Guerrilla research methods aren't a replacement for The Big Research, but they're better than no research. But if all you have is Big Research in your arsenal, you're chances of getting any data to inform your design are slim-to-none when you are battling against time and money limitations. If you can get valuable results more quickly, then you have a chance to build at least some research into your project, and to demonstrate its value to your stakeholders.

All projects move at a fast pace—and if you think we're kidding, sit in a scoping meeting with a client and listen to them negotiate and bargain about their own ability to provide feedback and approvals. Time is of the essence—we all get it. But once stakeholders have had that first taste of the difference that a little research can make, they're hooked for life.

Characteristics of Guerrilla Research

Guerrilla methods are generally differentiated by three characteristics—rigor, time, and cost.

It's important to note that you won't get the same rigor with guerrilla methods; there tends to be just enough rigor to determine that a problem or opportunity for improvement exists. And "just enough rigor" can be difficult to grasp without the context of the audience that is your user base. Guerrilla recruitment methods do not often benefit from multiple rounds of qualified candidate filtering; in many cases, the user base for your research may be as basic as a group of people who you know are available. Ideally, your participants will fall well within the middle of known user types, of course.

Time and effort are probably the biggest factors your client or project sponsor is concerned with. Deadlines are deadlines, and guerrilla research methods give you a way to incorporate research into your design process without derailing them.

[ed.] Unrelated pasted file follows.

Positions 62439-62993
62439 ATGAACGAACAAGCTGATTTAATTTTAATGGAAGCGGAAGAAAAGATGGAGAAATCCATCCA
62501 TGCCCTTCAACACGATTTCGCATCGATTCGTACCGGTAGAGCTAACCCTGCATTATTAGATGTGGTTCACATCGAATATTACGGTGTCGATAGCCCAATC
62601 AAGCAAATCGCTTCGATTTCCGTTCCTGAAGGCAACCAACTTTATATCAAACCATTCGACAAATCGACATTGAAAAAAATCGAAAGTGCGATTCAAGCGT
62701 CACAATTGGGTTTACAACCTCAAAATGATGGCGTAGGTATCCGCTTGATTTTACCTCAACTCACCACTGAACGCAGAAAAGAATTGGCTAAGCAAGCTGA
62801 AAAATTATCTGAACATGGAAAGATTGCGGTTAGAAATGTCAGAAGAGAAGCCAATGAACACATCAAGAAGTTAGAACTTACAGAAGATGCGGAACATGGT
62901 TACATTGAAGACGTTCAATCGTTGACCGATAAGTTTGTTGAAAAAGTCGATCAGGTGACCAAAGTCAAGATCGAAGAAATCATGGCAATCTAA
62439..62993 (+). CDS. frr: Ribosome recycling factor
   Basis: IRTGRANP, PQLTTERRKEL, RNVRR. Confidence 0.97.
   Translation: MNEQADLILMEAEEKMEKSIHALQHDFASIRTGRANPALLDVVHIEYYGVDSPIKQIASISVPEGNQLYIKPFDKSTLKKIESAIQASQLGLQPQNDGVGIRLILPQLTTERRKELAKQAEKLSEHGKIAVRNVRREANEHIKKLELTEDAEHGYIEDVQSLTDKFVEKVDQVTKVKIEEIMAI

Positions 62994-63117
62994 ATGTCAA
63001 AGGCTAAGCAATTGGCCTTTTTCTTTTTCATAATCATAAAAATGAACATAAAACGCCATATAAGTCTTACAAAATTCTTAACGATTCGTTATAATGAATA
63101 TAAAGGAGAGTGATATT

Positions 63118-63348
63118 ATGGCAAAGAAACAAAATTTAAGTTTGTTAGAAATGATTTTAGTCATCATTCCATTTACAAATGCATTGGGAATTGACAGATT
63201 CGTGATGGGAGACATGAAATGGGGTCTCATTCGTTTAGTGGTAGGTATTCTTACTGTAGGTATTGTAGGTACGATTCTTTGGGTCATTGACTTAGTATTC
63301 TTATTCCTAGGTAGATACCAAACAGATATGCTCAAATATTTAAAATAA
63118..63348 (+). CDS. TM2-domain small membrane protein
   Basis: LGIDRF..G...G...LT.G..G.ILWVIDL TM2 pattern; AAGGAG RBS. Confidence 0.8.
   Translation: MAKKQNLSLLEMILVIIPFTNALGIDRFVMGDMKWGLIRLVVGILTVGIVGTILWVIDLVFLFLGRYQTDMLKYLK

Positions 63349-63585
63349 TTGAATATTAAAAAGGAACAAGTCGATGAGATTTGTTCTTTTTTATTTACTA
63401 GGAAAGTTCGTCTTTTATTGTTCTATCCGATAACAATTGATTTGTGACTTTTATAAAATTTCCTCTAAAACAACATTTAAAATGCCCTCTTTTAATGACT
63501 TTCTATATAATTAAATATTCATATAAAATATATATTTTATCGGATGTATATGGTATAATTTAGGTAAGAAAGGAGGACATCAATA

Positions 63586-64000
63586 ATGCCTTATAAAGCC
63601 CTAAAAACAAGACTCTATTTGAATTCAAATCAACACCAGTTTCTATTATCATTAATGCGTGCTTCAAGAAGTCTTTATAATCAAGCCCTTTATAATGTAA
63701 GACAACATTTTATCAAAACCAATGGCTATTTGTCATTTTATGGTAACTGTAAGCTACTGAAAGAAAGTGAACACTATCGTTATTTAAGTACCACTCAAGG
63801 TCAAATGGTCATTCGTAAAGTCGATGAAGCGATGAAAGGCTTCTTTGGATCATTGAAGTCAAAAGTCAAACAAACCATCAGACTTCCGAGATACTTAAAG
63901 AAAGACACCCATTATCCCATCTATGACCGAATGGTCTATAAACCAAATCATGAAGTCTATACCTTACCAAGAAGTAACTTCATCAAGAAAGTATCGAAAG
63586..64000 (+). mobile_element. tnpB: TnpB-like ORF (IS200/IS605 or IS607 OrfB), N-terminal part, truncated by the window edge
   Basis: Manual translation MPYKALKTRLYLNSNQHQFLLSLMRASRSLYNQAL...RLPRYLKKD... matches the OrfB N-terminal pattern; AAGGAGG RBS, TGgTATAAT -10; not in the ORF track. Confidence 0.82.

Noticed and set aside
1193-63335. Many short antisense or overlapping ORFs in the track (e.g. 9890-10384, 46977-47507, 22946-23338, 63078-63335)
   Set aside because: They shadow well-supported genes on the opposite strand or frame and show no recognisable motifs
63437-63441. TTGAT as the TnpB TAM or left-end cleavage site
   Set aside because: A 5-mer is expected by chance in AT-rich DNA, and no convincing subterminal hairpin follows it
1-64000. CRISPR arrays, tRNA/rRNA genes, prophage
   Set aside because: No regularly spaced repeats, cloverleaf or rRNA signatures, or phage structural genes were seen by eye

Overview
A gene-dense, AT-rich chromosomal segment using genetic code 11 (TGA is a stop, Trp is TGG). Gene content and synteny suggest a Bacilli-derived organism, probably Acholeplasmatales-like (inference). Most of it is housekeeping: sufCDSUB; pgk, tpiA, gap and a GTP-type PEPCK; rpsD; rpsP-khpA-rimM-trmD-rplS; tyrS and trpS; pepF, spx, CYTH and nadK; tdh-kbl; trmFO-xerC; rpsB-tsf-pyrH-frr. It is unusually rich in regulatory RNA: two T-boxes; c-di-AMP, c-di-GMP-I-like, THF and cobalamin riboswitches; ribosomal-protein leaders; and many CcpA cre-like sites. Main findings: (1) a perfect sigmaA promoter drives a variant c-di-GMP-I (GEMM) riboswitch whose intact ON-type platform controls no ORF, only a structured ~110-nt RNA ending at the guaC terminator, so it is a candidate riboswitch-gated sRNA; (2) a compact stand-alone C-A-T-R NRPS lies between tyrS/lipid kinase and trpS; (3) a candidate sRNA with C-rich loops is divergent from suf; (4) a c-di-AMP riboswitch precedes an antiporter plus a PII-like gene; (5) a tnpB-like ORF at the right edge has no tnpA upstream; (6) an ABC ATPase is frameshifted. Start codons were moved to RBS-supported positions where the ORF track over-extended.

Let's look at usability testing, for example. In-person usability testing, whether at labs, homes, places of employment, or other locations, can take a lot of time and effort. In-person testing presents challenges for scheduling, travel time, setup, paperwork for clearance, and other administrative minutiae that all to add to the cost meter before the actual testing even has a chance to begin.

A guerilla approach to usability testing would be remote testing. Remote testing removes many of the challenges related to scheduling, travel, paperwork and setup. You can literally shave off days, or in some cases weeks, with remote testing. That savings in time and effort does come with a trade-off, though. With remote testing you will lose some level of additional insights from the participant's environment, the things you cannot see or experience if you're not right beside them (e.g. the Post-It notes on their screens, their little black books of passwords, the fact that one of their computers sits on a table in the hallway, etc.). The trade-off is usually an acceptable one—better to have some level of reliable data to inform your design than none at all.

So What?

The assumed or unknown costs of research makes many clients and bosses apprehensive, and in many cases that's reason enough for research to be skipped entirely. Guerrilla methods make research more affordable and can show the value and impact that can be had on projects.